CIVIL LIBERTIES: 35 / 60

D. FREEDOM OF EXPRESSION AND BELIEF: 14 / 16

D1.      Are there free and independent media? 2 / 4

The constitution provides for freedoms of expression and the press. Private media are vibrant and outspoken, although content often lacks fact-based claims or substantive investigative reporting. The country’s many state-owned television and radio stations cover controversial topics and criticize the government, but they too lack strict journalistic ethics. While the censorship board has broad powers to edit or ban content, government censorship is generally not a serious problem in practice.

However, the Philippines remains one of the most dangerous places in the world for journalists, and the president’s hostile rhetoric toward members of the media continued to exacerbate an already perilous situation in 2018. According to the Philippine Center for Investigative Journalism, there were 85 recorded verbal and physical attacks on journalists in the first 22 months of Duterte’s administration, through April 2018.

Other obstacles to press freedom include Executive Order 608, which established a National Security Clearance System to protect classified information, and the Human Security Act, which allows journalists to be wiretapped based on suspicion of involvement in terrorism. Libel is a criminal offense, and libel cases have been used frequently to quiet criticism of public officials.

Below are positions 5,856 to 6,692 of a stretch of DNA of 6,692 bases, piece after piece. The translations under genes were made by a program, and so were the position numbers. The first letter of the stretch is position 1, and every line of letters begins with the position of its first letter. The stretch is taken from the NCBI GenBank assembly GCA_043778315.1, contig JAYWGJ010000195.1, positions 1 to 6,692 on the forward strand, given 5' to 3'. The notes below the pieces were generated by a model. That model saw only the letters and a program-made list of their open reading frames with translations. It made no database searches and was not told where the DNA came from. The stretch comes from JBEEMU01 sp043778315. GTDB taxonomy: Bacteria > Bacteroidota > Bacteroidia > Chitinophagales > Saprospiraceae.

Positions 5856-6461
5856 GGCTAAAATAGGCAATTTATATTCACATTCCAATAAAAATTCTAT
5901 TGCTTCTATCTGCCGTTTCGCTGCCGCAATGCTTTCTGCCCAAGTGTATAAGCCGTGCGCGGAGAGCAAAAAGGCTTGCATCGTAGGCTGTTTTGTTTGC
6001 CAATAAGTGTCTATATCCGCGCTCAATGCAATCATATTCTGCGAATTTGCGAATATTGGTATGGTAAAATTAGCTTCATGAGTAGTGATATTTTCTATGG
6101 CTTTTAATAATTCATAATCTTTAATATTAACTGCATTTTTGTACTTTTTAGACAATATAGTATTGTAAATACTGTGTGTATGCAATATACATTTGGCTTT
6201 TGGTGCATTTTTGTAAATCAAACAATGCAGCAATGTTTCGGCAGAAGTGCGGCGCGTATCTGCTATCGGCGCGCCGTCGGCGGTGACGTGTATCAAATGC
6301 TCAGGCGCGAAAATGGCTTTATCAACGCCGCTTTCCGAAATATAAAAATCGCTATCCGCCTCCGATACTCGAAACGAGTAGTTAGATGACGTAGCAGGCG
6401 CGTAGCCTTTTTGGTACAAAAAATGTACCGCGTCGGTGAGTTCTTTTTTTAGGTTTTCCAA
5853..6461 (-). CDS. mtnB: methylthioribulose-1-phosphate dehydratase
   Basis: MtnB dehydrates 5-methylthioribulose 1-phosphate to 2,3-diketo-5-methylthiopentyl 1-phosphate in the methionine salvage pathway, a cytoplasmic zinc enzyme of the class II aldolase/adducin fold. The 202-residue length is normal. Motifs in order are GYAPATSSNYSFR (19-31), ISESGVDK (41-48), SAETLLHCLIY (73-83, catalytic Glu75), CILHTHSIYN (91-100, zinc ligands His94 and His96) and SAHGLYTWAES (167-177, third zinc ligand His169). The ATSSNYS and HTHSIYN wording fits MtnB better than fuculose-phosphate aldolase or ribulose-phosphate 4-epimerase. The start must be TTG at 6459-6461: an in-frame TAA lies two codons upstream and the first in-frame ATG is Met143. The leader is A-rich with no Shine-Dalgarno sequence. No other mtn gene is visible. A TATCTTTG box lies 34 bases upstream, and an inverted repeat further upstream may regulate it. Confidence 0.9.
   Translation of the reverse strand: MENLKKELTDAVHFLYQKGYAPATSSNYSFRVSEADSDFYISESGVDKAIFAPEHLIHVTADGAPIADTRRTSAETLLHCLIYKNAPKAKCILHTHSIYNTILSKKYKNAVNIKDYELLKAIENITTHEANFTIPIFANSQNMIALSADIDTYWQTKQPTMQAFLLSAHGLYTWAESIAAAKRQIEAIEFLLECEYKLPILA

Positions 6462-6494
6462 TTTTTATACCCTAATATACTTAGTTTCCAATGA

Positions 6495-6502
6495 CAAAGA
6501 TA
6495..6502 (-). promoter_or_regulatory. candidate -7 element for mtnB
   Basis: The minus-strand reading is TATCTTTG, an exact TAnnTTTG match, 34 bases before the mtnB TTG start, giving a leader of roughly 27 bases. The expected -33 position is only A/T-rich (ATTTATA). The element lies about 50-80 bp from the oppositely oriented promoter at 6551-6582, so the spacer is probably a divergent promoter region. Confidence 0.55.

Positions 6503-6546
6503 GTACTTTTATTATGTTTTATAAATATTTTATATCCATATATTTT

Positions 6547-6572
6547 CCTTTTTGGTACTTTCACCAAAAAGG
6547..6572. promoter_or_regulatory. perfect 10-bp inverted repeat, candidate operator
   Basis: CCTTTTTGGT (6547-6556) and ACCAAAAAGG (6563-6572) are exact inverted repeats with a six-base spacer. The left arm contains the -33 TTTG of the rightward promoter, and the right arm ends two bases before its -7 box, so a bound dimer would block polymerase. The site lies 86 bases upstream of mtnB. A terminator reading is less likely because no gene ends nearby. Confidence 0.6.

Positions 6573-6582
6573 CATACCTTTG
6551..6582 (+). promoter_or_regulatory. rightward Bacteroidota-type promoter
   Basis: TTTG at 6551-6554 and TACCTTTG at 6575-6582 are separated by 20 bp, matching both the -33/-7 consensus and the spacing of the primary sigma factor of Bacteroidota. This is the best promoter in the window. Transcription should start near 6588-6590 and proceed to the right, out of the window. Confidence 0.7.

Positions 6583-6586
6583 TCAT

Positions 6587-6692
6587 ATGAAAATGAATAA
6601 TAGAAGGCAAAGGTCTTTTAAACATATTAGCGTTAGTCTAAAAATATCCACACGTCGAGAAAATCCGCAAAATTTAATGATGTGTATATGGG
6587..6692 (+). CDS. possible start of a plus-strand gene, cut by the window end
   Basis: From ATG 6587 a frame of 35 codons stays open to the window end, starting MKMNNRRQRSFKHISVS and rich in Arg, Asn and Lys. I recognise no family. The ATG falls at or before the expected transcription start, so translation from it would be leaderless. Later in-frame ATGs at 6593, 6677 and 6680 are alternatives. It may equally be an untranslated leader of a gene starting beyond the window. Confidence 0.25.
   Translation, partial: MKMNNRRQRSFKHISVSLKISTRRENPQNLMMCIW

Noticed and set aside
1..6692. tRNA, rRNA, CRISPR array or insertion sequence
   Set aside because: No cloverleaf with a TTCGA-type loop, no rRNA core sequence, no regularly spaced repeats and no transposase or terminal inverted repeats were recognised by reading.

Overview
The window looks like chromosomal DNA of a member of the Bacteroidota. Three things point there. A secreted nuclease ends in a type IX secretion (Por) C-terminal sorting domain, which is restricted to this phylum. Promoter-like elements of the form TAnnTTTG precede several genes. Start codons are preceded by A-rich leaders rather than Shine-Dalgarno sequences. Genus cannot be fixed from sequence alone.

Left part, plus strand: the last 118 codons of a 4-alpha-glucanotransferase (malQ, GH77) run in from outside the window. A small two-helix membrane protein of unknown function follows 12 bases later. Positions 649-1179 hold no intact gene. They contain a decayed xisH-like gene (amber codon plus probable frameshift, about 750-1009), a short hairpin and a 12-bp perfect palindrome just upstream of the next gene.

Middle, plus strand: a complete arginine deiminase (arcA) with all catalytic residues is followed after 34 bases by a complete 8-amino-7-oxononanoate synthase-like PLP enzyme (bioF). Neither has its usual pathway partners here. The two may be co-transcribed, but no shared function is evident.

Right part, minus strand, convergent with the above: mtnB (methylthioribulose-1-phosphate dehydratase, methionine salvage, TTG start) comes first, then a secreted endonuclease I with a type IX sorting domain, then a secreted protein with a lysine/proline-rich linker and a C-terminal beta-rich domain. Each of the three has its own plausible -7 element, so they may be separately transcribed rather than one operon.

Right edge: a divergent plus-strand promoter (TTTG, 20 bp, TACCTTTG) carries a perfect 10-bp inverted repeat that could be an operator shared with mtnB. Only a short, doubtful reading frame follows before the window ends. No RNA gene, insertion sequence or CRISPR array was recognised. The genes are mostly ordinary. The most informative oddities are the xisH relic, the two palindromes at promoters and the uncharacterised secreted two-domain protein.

In January, the government revoked the certificate of incorporation for the news site Rappler, which has been critical of Duterte’s war on drugs, for violation of regulations that forbid foreign entities from exerting any control over domestic news outlets. Reporters for Rappler, accused by Duterte of being part of a “fake news outlet,” were banned in February from the presidential palace and from all official presidential events. The outlet’s editor-in-chief, Maria Ressa, was charged with tax evasion in November, which rights activists assailed as an attempt to further intimidate independent media; she posted bail the following month.

D2.      Are individuals free to practice and express their religious faith or nonbelief in public and private? 4 / 4

Freedom of religion is guaranteed under the constitution and generally respected in practice.

D3.      Is there academic freedom, and is the educational system free from extensive political indoctrination? 4 / 4